These investments have gotten a lot of attention from insurers since the financial crisis because ultra-low interest rates have made it difficult to get a decent return. This has meant a shift to alternative investments including private equity and hedge funds.

"As of year-end 2015, U.S. insurers reported exposure to common stock with a book/adjusted carrying value (BACV) of $673.9 billion, of which $373.1 billion (55%) was affiliated and $269.2 billion (40%) was unaffiliated. An additional $31.5 billion in mutual funds were also reported as common stock, representing the remaining 5% of total common stock exposure," the NAIC reported. 

RELATED TERMS
  1. Current Liquidity

    Current Liquidity is the total amount of cash and unaffiliated ...
  2. Insurance Premium

    An insurance premium is the amount of money that an individual ...
  3. Policyholder Dividend Ratio

    The policyholder dividend ratio is a measurement of the profitability ...
  4. Net Liabilities To Policyholders' ...

    Net Liabilities To Policyholders' Surplus is the ratio of an ...
  5. Conditional Reserves

    Surplus reserves held by insurance companies that are treated ...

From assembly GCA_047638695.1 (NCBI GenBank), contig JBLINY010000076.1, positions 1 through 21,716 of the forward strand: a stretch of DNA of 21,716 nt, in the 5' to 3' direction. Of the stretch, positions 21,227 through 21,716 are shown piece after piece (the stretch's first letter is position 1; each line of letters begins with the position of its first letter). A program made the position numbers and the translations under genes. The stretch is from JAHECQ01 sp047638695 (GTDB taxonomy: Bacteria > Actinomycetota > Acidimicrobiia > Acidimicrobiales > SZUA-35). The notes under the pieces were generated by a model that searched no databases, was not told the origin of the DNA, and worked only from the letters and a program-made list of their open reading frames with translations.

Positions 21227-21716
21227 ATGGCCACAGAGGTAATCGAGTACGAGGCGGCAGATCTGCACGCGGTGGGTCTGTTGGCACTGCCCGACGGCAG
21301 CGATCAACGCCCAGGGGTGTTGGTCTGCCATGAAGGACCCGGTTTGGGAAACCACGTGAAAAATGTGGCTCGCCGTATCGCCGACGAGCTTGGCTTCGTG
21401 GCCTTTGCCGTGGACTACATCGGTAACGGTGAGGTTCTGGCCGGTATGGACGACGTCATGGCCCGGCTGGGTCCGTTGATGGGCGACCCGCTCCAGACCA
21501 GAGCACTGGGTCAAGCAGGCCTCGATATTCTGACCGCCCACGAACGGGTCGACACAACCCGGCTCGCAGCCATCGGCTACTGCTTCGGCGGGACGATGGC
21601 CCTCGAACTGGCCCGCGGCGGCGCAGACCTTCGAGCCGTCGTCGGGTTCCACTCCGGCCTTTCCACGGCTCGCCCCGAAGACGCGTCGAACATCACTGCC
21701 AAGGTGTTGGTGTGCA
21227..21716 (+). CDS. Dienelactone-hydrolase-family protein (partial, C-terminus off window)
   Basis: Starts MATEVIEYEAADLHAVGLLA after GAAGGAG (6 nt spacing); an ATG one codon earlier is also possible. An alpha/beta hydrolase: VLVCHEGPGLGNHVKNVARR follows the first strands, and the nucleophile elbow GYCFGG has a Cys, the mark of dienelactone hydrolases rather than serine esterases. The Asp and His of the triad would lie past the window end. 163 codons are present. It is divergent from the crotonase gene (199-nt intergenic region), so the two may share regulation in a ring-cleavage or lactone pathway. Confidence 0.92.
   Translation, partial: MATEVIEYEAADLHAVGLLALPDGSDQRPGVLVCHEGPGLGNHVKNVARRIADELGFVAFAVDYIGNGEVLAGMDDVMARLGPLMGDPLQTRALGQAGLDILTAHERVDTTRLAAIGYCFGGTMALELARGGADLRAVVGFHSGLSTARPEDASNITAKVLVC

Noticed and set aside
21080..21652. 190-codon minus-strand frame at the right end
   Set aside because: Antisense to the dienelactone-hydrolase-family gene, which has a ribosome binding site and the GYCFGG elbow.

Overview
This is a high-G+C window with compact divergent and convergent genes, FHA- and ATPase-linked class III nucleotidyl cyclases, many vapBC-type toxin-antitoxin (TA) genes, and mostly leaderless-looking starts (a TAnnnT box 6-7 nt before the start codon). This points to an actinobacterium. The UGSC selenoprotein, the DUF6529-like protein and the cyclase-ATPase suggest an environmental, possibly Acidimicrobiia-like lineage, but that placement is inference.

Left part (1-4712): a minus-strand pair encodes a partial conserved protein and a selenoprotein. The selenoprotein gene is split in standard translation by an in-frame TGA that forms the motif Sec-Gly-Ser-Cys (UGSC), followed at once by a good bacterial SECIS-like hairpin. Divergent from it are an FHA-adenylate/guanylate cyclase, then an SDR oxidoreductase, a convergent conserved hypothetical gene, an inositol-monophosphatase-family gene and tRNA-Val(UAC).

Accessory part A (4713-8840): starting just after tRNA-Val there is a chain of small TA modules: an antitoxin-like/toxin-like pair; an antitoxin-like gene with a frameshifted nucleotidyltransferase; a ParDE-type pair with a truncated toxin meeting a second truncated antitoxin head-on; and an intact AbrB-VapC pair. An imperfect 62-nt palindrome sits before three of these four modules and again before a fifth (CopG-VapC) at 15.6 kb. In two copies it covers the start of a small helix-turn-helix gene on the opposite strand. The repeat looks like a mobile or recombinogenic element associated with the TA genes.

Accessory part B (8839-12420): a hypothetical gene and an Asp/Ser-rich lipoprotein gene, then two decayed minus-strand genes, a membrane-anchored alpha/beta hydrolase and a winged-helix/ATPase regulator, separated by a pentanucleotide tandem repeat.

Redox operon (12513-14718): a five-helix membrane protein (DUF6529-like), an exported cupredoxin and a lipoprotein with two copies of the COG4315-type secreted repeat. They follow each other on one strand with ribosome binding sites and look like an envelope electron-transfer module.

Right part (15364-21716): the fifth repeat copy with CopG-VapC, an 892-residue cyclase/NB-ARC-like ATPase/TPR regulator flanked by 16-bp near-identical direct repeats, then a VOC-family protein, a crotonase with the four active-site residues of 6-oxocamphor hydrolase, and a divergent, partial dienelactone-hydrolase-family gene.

6. Insurance Industry ETF

    A sector-following fund that invests primarily in insurance companies, ...
Related Articles
  1. Insurance

    How To Invest In Insurance Companies

    Knowing the special circumstances that insurance companies operate under helps in evaluating whether or not a listed insurance company is a good investment and whether the economic environment ...
  2. Insurance

    Understanding your insurance contract

    Learn how to read one of the most important documents you own: your insurance contract.
  3. Insurance

    Do You Need Casualty Insurance?

    Find out how different types of coverages can protect you and which policy is right for you.
  4. Insurance

    How to Protect Your Income No Matter What

    What does it mean to insure your income? Here are a variety of ways to do it and some insights into when it might make sense to invest in income insurance.